But let's be honest with ourselves, Bear fans. I probably don't even have to tell you that: we're Chicago sports fans! We're oftentimes a bit TOO pessimistic about what is going to happen to our sports teams. And really, pessimism is simply realism here. The reasoned observer will say that the Bears have a good chance of making the playoffs and getting blown to pieces by the 49ers. There's a good chance Lovie gets fired even if he DOES get to 10-6 and the playoffs in that case. The Bear fan in all of us, of course, is pretty damn sure they'll lose to Detroit this weekend while we also watch Minnesota lose by 30.

And in that scenario, well, everything changes. The head coach we've known since 2004 will be fired, Mike Tice will be gone, Marinelli too (mostly because new HCs want their own coordinators). Most likely so will the 4-3 Cover 2, Brian Urlacher, Devin Hester, and maybe even Jay Cutler. The entire face of this organization will change with that loss. And consider this: the Bears will have one of the best defenses in the league, two Pro Bowl starting corners, a potentially Hall of Fame linebacker (Briggs), a Hall of Fame DE, Henry Melton, the second or third best WR in the game, a top 5 RB, and a team that went 9-7. That sounds like a damn good job opportunity to me.

The coaching options are numerous, but I guarantee the top 2 names on the Bear's list will be Sean Payton and Rex Ryan (Yes, Rex Ryan just got run out of New York. But he has strong Bear ties, he made it to two AFC championship games with defense alone, and he has a very "Bear" mentality. Just enough reason for the Bear organization to put him at the top of a small list, whether the fans agree with it or not.). Rex represents a slightly more conservative approach to change. The defense will become a 3-4, which is entirely foreign to Bear fans, but the Bears actually have the pieces to run that defense right now with very little transition. Shea would be a great 3-4 OLB, Henry Melton is exactly what you want for the middle of your 3-4 line, and Peppers will be great doing anything. The non-change here would be the offense. Rex likes running the ball and occasionally slinging shit deep. Sound like a Cutler offense to you? Yeah. Rex almost fits too perfectly.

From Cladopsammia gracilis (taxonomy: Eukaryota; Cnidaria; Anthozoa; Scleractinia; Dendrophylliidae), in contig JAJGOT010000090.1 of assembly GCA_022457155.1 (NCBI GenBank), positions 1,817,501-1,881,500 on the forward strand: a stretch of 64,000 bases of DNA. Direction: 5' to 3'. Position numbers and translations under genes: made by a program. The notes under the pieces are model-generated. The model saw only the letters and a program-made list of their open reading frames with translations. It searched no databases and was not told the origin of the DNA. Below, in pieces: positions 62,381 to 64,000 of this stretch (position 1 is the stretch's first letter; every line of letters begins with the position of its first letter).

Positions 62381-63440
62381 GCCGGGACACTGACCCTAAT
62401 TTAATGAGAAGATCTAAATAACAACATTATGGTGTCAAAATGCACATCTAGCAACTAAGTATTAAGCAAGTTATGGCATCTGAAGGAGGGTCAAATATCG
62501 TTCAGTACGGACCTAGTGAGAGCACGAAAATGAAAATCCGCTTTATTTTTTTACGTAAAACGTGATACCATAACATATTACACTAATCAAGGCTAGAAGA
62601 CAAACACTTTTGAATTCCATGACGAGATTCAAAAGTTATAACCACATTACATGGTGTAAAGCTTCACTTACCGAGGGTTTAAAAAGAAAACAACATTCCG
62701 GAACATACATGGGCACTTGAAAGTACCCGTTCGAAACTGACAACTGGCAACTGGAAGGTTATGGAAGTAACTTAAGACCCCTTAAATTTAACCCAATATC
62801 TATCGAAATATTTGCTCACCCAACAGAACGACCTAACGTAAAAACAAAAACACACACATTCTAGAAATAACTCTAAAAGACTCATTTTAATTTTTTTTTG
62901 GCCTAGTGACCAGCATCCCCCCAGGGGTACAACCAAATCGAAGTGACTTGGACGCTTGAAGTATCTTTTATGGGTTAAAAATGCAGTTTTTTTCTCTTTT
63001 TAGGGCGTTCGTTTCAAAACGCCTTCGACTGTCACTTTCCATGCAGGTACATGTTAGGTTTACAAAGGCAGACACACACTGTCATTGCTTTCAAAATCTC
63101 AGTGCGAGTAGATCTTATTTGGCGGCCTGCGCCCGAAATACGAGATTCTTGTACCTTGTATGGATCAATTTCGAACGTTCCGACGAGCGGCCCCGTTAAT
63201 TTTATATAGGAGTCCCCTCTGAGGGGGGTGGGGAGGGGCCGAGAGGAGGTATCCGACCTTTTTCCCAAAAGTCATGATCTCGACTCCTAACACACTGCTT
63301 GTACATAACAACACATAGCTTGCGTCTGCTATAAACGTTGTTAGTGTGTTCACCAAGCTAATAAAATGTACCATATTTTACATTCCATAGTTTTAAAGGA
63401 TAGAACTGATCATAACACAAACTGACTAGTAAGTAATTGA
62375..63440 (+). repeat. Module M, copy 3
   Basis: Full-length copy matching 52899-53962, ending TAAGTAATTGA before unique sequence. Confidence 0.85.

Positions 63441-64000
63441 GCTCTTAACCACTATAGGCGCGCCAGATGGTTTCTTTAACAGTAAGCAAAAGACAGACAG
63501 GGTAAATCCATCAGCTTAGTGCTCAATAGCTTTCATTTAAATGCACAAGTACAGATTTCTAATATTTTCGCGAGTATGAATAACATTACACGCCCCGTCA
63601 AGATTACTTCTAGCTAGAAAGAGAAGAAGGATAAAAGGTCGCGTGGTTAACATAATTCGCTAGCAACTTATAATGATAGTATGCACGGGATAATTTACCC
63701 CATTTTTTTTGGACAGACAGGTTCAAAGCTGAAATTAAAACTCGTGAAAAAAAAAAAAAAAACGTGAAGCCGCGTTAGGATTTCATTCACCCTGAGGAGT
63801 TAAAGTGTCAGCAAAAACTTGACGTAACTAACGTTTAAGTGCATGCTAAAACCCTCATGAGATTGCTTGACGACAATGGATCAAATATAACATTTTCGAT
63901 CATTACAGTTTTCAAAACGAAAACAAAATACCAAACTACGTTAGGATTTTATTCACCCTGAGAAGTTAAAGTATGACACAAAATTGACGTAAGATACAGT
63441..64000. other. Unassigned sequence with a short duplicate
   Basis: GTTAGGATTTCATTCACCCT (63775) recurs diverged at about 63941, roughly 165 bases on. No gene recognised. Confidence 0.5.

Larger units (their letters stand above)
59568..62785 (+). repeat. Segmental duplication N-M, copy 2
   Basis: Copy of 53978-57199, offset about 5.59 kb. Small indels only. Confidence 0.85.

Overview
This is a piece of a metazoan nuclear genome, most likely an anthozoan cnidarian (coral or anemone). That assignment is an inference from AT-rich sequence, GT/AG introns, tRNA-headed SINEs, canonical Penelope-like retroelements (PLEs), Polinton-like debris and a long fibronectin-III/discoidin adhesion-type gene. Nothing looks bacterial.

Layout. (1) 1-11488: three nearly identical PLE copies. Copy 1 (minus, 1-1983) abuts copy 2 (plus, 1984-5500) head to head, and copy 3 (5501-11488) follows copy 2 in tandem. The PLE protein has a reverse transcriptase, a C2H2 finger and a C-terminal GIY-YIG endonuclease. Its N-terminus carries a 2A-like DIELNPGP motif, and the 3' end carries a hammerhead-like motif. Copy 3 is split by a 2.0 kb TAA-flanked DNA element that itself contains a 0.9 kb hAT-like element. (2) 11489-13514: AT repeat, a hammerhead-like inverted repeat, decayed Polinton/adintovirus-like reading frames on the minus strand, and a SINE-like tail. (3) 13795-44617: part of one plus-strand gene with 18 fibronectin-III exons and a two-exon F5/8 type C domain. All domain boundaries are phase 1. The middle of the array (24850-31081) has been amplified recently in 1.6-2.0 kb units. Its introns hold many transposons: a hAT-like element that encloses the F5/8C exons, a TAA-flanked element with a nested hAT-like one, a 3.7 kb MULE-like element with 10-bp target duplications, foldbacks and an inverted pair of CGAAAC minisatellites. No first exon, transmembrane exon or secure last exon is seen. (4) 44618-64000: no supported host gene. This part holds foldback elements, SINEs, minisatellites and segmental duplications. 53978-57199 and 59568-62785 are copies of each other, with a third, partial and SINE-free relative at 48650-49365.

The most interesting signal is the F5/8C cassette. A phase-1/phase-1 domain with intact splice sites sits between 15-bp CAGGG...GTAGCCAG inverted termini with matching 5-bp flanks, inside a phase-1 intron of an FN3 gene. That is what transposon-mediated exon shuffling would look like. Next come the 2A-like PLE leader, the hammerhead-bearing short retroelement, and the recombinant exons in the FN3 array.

But before the Bears call him, they will certainly call the most coveted HC on the open market, Sean Payton. Through a very strange loophole, the Saint HC got released from his contract in part because of the year-long suspension from bounty-gate. I personally believe he's just going to leverage the Cowboy's and Bear's interest against the Saints in order to get a bigger deal, but what if he doesn't? The Bears job is by far the best of the three. It'll give Payton a defense for the first time in his career, one of the best receivers in the game, and a gun-slinging QB who he can either trade for someone he covets or give a one year tryout. Of course, Payton would change the defense AND the offense, and the last time the Bears ran something looking like a spread... well, Cutler still has bruises.

The league is changing. Will the Bears change with it? This team has never been anything but defense-first, run the ball, rinse, repeat, and the one season we tried becoming pass-centric Jay Cutler almost died at the hands of Mike Martz. The last few seasons Lovie has been awkwardly hiring new OCs, trying to turn this offense into something new and, well, good. But his results have been mediocre at best, and occasionally painful and even dangerous. It is, and I say this with love in my heart for Lovie, very clear he has no idea what to do on offense in today's NFL. But one thing is clear; he thinks he needs to change. This is why, if Lovie goes, the Bears will almost assuredly grab a coach that will change the very fabric of the team. I'm not here to argue whether changing is good or not. But the Bears may look at the list of Super Bowl champs and realize the last time a team won with their current mentality was 2003. And that was when the Bucs beat the Raiders in possibly the worst Super Bowl ever.

It is very rare that you get to watch something understanding the full weight and context of the situation you are seeing. Nobody knew the Bulls would trip and fall into the #1 pick to get D. Rose. Nobody knew Bartman was coming. Make no mistake. This Sunday means more to the Bear's organization than either of those two events. It could mean changing the entire identity of a team that has remained constant for so long. So tune in this Sunday and watch as a man fights for his job, and maybe more importantly, a team decides its trajectory for the next ten years.